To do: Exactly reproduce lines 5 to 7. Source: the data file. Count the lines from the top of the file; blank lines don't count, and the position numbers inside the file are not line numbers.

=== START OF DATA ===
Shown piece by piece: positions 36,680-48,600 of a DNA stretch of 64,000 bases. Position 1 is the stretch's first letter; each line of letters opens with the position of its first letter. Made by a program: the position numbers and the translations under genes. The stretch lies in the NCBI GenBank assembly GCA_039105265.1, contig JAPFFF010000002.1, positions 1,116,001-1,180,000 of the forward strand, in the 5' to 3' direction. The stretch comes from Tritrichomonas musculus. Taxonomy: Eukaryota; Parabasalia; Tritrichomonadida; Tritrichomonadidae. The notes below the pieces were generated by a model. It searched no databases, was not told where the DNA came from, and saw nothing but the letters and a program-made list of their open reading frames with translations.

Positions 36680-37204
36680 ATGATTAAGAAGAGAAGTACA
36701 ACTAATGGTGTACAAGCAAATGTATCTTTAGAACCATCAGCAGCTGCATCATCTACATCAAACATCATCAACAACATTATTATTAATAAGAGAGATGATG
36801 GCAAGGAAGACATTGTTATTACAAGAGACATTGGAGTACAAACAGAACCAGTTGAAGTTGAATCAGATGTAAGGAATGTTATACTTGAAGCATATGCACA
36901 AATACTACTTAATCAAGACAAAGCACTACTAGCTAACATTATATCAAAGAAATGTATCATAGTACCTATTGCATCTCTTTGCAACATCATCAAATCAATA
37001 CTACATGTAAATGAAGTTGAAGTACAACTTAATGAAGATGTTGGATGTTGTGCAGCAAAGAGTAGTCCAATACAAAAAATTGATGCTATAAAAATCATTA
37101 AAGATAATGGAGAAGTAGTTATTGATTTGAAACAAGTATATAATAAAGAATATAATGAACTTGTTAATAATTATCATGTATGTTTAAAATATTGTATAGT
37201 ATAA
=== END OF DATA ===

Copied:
36801 GCAAGGAAGACATTGTTATTACAAGAGACATTGGAGTACAAACAGAACCAGTTGAAGTTGAATCAGATGTAAGGAATGTTATACTTGAAGCATATGCACA
36901 AATACTACTTAATCAAGACAAAGCACTACTAGCTAACATTATATCAAAGAAATGTATCATAGTACCTATTGCATCTCTTTGCAACATCATCAAATCAATA
37001 CTACATGTAAATGAAGTTGAAGTACAACTTAATGAAGATGTTGGATGTTGTGCAGCAAAGAGTAGTCCAATACAAAAAATTGATGCTATAAAAATCATTA